I know the amendment about pre-existing conditions was largely symbolic, but as someone who has a chronic illness that requires thousands of dollars in treatment every year, I'm worried.
kess
Member
(01-12-2017, 07:53 AM)
kess's Avatar

Originally Posted by mid83

Way too much of this recently. During the Sessions hearing on Tuesday morning I saw people here say we are going back to the 1920s and somebody suggested Sessions was going to reverse Brown v. Board of Education. No need for this level of panic.

Measured, moderate responses are why America has just about the most expensive health care coverage in the first world. It masks the fact that maternal mortality rates in Texas are worse than many third world nations.
Alphahawk
World's #1 Rob Thomas Fan!
Attended over 315 Matchbox 20 concerts

When she says baby, I can't help but be scared of it all sometimes. Says the rain's gonna wash away, I believe it!

GREATEST SINGER EVER
(01-12-2017, 07:54 AM)
Alphahawk's Avatar

Originally Posted by exmachina64

High-risk health pools do not effectively cover people with pre-existing conditions. We've been there before, that was the system before the ACA. We don't have to wait with baited breath to see if the outcome is different this time.

Trump and Republicans can say they don't want people to die in the streets, but that is what will happen after they repeal the ACA. We already know they didn't have a viable alternative crafted during the Obama administration.

What people don't realize about health care in America is that the costs have been greatly increasing for years. We have evidence that the cost curve was bent after the ACA took effect, i.e. costs increased at a lower rate than they were increasing before.

People looked at the increasing costs they had to shoulder and complained because they wanted to go back to when their costs were lower. Everything we know about the plans Republicans and Trump have for replacing the ACA will not lower costs to what they were before the ACA and will not slow the increase of costs.

Your health plan will cover less, cost more, and the cost will increase at an increasing rate.

If you have a job that covers your health needs effectively and pays you well, you'll be happy. If you can afford whatever increased costs you face, you'll be happy. Many Americans are rightly dismayed because they will not be able to afford coverage under whatever system replaces the ACA.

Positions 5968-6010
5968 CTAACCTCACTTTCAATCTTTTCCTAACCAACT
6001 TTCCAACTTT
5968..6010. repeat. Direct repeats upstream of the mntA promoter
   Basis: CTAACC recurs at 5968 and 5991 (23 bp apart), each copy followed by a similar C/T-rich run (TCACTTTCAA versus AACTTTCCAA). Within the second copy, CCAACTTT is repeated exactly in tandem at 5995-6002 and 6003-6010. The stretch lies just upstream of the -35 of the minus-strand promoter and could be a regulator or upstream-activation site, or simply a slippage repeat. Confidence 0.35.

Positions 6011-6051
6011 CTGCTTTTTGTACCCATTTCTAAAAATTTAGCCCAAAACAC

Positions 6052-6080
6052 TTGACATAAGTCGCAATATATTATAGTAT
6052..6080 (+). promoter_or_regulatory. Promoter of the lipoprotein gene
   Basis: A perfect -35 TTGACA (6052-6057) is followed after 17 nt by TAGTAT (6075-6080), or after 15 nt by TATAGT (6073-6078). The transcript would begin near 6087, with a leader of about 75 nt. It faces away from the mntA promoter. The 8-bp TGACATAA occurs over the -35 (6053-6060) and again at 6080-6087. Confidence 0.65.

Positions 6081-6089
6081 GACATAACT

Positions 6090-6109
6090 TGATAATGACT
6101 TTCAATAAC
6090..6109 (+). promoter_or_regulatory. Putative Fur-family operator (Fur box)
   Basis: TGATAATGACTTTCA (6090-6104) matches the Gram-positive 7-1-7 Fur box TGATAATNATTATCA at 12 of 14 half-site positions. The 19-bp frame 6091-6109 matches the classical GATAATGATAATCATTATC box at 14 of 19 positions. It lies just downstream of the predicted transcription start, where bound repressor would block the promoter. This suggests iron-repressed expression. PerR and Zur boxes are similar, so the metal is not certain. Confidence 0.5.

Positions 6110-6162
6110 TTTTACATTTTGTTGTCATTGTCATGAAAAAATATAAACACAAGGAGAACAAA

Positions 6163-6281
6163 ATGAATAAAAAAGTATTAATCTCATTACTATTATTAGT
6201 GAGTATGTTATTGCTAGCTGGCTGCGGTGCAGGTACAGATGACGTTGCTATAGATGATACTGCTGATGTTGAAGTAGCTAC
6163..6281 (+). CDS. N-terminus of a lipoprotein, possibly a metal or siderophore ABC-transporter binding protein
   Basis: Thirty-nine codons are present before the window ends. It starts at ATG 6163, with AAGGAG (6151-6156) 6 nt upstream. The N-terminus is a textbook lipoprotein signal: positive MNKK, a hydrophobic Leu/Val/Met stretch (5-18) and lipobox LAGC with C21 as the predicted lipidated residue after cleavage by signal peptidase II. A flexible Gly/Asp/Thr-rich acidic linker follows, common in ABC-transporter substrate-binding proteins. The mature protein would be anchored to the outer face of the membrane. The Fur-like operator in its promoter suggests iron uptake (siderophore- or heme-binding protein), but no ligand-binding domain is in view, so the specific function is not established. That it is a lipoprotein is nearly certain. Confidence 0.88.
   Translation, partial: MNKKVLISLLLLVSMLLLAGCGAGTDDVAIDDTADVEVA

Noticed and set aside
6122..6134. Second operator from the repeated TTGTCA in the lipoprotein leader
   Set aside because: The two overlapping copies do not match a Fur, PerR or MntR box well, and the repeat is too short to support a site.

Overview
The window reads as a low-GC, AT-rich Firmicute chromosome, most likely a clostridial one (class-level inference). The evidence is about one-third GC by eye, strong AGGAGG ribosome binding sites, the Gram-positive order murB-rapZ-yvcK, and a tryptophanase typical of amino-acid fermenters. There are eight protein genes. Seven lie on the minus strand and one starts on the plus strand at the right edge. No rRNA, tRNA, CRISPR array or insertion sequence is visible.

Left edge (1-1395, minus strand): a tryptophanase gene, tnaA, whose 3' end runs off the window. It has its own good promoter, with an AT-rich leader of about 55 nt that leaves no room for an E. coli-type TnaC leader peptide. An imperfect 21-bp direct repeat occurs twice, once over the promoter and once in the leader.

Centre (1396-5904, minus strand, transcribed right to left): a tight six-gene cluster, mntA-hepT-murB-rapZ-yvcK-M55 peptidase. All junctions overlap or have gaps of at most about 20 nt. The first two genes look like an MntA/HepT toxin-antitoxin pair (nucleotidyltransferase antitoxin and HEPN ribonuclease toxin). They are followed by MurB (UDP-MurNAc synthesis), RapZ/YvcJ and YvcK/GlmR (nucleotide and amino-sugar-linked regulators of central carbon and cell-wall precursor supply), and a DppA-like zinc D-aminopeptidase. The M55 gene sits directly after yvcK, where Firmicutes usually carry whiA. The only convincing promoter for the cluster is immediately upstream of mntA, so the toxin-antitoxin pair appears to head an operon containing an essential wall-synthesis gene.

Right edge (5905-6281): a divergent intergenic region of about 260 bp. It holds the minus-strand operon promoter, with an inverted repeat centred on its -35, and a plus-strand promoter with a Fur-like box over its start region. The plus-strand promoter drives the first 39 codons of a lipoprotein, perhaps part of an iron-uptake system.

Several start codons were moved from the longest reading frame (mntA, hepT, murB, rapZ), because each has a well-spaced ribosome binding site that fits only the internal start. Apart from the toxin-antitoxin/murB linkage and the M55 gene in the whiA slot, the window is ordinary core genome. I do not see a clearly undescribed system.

They'll vote for him again.

The plan, as I understand it, and I can't actually find it via google now, is that the proposition is that essentially if you have insurance coverage and you change it the new insurers can't ask you about pre-existing conditions and the price has to remain the same. If you do not have continuous coverage you can enter a high risk pool, and assumibly at a later time, can get regular health insurance.

"Continuous coverage" is somewhat of a problem, but I feel it's manageable. Again I don't want to go to bat for the republicans as I'm a pretty liberal guy, but I feel the hyperbole on Gaf is just down right dangerous and misinformative.

Originally Posted by samn

That 'major section' doesn't mean shit in the real world. It won't be affordable.

Trump/Republicans do not care about people dying in the street. They are primarily interested in power and wealth. They would be happy to destroy the planet and the species to achieve those goals, and they are succeeding. If you do not understand this then you are too sheltered and naive to understand the Republican party.

No, they do not want to "Destroy the planet and the species" to benefit their own greed. I'm sorry but painting Republicans as supervillains is just downright dangerous. We laughed at the formation of the Tea Party and wondered how people could believe their one sided beliefs, but the anti-Republicanism since Trump one is going scarily close to those lines. They're people who believe in different ways to achieve the same goals. Let's treat them as people, even if they're people you disagree with, and not group them as some otherworldly monster.
Last edited by Alphahawk; 01-12-2017 at 08:00 AM.
Monocle
Member
(01-12-2017, 07:56 AM)
Monocle's Avatar
What's the actual rationale for this sinister bullshit? Like how the fuck do you even sell this as a good thing when people get literally nothing in exchange?
exmachina64
Member
(01-12-2017, 07:56 AM)
exmachina64's Avatar

Originally Posted by Alphahawk

The plan, as I understand it, and I can't actually find it via google now, is that the proposition is that essentially if you have insurance coverage and you change it the new insurers can't ask you about pre-existing conditions and the price has to remain the same. If you do not have continuous coverage you can enter a high risk pool, and assumibly at a later time, can get regular health insurance.